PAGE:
Contributed by Chriss Street. Specialist in corporate reorganizations and turnarounds, former Chairman of two NYSE listed companies. His latest book, The Third Way, describes how to achieve management excellence and financial reward by moving organizations from Conflict and Confrontation to Leadership and Cooperation. He lives in Newport Beach, CA.
The US Securities & Exchange Commission determined that the State of Illinois violated Federal Securities Laws by misstating the true financial health of the State's depleted pension funds when it raised over $2.2 billion with multiple bond offerings from 2005 through early 2009.
The SEC blamed the State’s historical failure to fund its pension systems caused the pension to be only 43% funded and the State exposed to an $83 billion unfunded liability. Former Democratic Governor from 2003 to 2009, Rod Blagojevich, was unable to provide any comment. In March of last year he began serving a 14-year sentence in Federal prison for conviction on unrelated charges for soliciting of bribes while in public office for political appointments including the vacant U.S. Senate seat of President Barack Obama.
The State of Illinois funds five retirement systems that pay defined-benefit pension payments upon retirement, death, or disability to public employees and their beneficiaries. The systems include the Illinois State Teachers’ Retirement System, State Universities Retirement System, the State Employees’ Retirement System, Judges’ Retirement System, and the General Assembly Retirement System. The pension plans were required by law collect contributions from employees and employers, but the State chose to subsidize employees by paying most of the required contributions.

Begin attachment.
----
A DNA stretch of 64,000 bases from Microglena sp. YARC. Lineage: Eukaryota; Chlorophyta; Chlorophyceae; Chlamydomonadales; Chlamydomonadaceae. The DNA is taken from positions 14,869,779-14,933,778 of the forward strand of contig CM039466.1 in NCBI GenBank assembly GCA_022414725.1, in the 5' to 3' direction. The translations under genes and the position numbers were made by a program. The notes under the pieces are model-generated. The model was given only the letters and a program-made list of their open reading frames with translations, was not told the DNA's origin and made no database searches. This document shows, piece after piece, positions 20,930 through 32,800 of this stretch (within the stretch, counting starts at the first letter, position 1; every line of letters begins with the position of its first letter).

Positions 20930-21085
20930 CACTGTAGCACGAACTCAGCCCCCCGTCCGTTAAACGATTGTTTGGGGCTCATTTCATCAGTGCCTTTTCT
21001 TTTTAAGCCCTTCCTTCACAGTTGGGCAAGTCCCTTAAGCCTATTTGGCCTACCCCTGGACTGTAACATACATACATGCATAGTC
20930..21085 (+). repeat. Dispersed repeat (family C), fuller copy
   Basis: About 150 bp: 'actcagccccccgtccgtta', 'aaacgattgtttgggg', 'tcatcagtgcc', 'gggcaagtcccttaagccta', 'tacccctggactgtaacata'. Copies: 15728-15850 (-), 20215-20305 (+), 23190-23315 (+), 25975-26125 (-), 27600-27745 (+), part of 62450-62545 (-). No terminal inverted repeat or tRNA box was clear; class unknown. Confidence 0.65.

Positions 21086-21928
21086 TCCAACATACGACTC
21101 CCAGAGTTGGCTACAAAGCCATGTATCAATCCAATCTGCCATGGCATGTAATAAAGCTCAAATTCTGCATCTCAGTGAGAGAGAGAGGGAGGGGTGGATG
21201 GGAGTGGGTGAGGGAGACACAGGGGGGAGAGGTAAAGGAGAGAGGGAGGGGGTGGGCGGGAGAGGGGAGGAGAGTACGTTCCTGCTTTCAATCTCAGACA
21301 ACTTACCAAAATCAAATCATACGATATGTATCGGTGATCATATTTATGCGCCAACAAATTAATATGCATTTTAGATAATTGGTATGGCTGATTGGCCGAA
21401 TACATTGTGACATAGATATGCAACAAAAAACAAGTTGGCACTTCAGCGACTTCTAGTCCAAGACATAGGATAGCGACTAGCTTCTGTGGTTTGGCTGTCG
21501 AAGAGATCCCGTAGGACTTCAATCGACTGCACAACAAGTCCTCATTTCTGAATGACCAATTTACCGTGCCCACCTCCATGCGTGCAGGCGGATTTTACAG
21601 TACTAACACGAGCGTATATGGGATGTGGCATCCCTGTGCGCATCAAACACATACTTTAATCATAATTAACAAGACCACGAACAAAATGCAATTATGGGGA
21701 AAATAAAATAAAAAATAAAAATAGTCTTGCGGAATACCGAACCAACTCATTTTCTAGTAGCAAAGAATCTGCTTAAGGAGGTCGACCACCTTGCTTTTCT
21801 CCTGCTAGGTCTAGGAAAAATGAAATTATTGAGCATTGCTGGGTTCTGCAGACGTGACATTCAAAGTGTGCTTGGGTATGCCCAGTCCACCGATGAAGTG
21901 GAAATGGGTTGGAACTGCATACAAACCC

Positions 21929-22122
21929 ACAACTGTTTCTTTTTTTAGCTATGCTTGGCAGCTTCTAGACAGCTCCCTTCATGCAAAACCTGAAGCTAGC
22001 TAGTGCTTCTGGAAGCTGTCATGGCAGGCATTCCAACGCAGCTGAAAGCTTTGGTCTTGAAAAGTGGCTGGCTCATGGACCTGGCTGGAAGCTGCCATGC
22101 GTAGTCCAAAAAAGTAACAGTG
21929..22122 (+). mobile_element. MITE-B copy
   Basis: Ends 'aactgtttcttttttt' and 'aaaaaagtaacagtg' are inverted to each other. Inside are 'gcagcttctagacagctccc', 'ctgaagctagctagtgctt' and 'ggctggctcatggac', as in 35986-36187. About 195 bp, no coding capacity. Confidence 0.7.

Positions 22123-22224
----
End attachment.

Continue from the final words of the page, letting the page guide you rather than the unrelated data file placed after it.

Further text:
In 1994 the pension plans were significantly underfunded. Rather than requiring the immediate funding of through direct contributions, the Illinois Legislature passed the Pension Funding Act (“Funding Plan”) to establish a 50-year pension contribution schedule that allowed the State to slowly increase pension contribution increases over a fifteen-year “ramp” period, then make a large percentage annual payroll contribution each year from 2011 to 2045.
The SEC found that the State of Illinois failed to disclose to investors “material information” regarding the continuous underfunding of their pension systems and the resulting risks to the State’s financial solvency. The scheme underfunded the State’s pension obligations in the early years and back-loaded the majority of pension contributions far out into the future. The Funding Plan also allowed the State to take “Pension Holidays” with no funding during 2006 and 2007. The State of Illinois hid from investors the effect of these funding changes on their ability to pay pension obligations.
In anticipation of the institution of potential civil and criminal charges, the State of Illinois submitted an Offer of Settlement that admitted wrongdoing and consented to an SEC “Cease-and-Desist” Order for violating the Securities Act of 1933.
In what is a direct warning to other state and local public pension plans; SEC Enforcement Director George S. Canellos stated: “Municipal investors are no less entitled to truthful risk disclosures than other investors.” Elaine Greenberg, Chief of SEC Municipal Securities and Public Pensions Unit, added, “Regardless of the funding methodology they choose, municipal issuers must provide accurate and complete pension disclosures including the effects of material changes to their pension plans. Public pension disclosure by municipal issuers continues to be a top priority of the unit.”
Although agreeing to the securities fraud doesn't subject the State to any SEC fines or penalties, it provides a road-map for class-action lawsuits against the State of Illinois for financial misdeeds. A spokesman for Illinois Governor Quinn's budget office said Illinois has "cooperated fully" with the SEC during its inquiry and “neither admits nor denies the findings in the order.” Given the dubious funding level of public pension plans in states like California, politicians and public pension executives had better start “lawyering-up.” Contributed by Chriss Street.
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